One of the ongoing stories of the 2006 Formula One season has been the use of blocking tactics during the new style qualifying format. Many drivers have complained to the stewards after they felt that other drivers had impeded them during their fast runs in the very tight 15 minute sessions.
In September’s Italian Grand Prix, Fernando Alonso was demoted to tenth on the grid after Felipe Massa whined that he was held up by the reigning champion. The stewards analysed the footage and data and decided to follow the regulations to the letter and thus Alonso was penalised. The general concensus of this situation online and on (UK) television was that Alonso’s penalty was a little harsh at minimum, and unjust in some peoples eyes. Very few people – including Ferrari fans – admited that Massa was seriously held up by the Renault of Alonso.
And this little spat between both drivers has bubbled over to the Japanese Grand Prix, but this time it is Alonso with the frustrated face on, and Massa who is on the receiving end of Flavio Britatore’s typically Italian outbursts. Fernando claims that during the fuel-burning phase of the third session in qualifying, the Ferrari of Massa deliberately lapped slower than that of his team mate and Alonso rival, Michael Schumacher. While championship leader Schumacher was lapping Suzuka in the 1m32s, Alonso was forced to follow Massa in the 1m34s. This allowed Schumacher to build up a gap and ensure he had clean air and a free track for his faster runs. Alonso says that he eventually backed off from the tail of Massa, at which point the young Brazilian upped the pace to match his team mate. Felipe Massa went on to take pole position.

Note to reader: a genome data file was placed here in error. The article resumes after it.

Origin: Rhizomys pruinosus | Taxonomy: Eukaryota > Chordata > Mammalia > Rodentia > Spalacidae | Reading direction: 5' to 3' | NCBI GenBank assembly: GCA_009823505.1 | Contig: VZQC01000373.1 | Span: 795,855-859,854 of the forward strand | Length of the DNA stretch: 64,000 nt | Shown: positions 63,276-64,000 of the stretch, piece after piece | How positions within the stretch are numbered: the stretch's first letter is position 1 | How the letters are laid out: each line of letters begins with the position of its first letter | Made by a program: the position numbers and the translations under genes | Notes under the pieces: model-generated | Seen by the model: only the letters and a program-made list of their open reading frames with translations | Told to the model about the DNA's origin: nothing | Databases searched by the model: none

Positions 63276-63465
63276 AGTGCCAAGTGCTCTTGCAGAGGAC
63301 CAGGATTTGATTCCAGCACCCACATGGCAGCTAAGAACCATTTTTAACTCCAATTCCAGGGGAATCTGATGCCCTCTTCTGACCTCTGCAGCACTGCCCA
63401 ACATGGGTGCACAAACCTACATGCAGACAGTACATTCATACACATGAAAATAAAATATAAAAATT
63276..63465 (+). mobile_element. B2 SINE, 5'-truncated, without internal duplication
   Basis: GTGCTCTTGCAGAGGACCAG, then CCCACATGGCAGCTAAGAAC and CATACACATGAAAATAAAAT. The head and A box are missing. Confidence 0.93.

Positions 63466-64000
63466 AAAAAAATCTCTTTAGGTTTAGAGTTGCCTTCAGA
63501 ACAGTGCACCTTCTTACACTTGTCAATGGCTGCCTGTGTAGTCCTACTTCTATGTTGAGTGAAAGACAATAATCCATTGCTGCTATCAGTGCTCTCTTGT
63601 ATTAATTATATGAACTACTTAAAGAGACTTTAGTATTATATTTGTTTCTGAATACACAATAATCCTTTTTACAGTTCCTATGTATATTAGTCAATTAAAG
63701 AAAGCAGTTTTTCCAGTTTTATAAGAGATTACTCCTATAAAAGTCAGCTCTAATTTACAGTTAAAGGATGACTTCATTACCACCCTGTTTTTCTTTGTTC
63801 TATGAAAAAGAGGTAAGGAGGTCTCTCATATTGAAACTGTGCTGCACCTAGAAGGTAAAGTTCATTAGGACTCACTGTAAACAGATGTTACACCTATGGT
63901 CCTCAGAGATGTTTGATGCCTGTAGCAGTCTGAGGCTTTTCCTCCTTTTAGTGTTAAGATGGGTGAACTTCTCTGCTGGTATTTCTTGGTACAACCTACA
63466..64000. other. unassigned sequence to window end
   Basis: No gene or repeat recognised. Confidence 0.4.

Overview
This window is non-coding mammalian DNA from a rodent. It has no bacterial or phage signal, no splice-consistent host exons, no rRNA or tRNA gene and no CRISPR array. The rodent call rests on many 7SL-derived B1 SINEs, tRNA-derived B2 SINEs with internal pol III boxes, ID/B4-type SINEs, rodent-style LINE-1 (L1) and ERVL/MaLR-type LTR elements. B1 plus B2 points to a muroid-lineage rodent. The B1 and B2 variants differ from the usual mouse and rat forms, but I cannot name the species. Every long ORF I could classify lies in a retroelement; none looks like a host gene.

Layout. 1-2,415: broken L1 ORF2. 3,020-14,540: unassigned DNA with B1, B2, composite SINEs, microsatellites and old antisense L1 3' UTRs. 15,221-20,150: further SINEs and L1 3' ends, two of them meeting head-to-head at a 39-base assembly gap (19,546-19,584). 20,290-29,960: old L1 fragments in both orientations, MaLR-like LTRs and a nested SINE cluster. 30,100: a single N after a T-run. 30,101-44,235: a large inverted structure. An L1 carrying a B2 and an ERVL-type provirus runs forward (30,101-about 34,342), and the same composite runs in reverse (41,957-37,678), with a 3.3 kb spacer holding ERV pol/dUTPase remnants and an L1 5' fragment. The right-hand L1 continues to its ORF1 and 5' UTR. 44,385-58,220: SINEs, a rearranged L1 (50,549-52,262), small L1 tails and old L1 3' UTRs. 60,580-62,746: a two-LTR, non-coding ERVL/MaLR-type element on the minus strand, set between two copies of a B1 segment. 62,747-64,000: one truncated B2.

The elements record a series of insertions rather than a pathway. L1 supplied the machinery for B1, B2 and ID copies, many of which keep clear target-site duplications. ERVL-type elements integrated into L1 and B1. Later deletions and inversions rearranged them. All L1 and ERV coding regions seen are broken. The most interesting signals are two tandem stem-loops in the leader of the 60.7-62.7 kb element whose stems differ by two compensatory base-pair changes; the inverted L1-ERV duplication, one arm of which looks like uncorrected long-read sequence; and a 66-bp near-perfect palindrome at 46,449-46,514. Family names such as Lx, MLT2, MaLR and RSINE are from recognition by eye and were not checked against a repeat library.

Massa is the kind of guy… He is a kid. He is a little kid. Little in every sense.
We will talk with Charlie about this, this is perfect. Today we will tell Charlie, but nothing will happen.
We already know what the answer will be. Flavio Briatore
Flavio’s last statement elluding to his conspiracy theories once again, claiming that Ferrari get preferential treatment where possible to enable Michael Schumacher to retire this year as World Champion. Last time around, Flavio made some bolder statements which got him in trouble with the FIA. This time around though, Briatore has bitten his tongue a little harder, but made his feelings about the situation quite clear.
I for one hope that the FIA find a way of preventing these issues arising during qualifying. For sure, the new format is (in my opinion) better than the one lap shoot-outs that we all witnessed in previous years. But I am getting fed up with the now common outbursts of frustration from drivers claiming they have been unfairly blocked. I am sure that if each session of qualifying was longer, then the need to create space as quickly as possible would be diminished and we would see fewer claims such as these. Maybe it is time for Formula one to admit that the old 12 lap/1 hour system was good and is worthy of a (maybe slightly revised) return. Or maybe I am dreaming again…?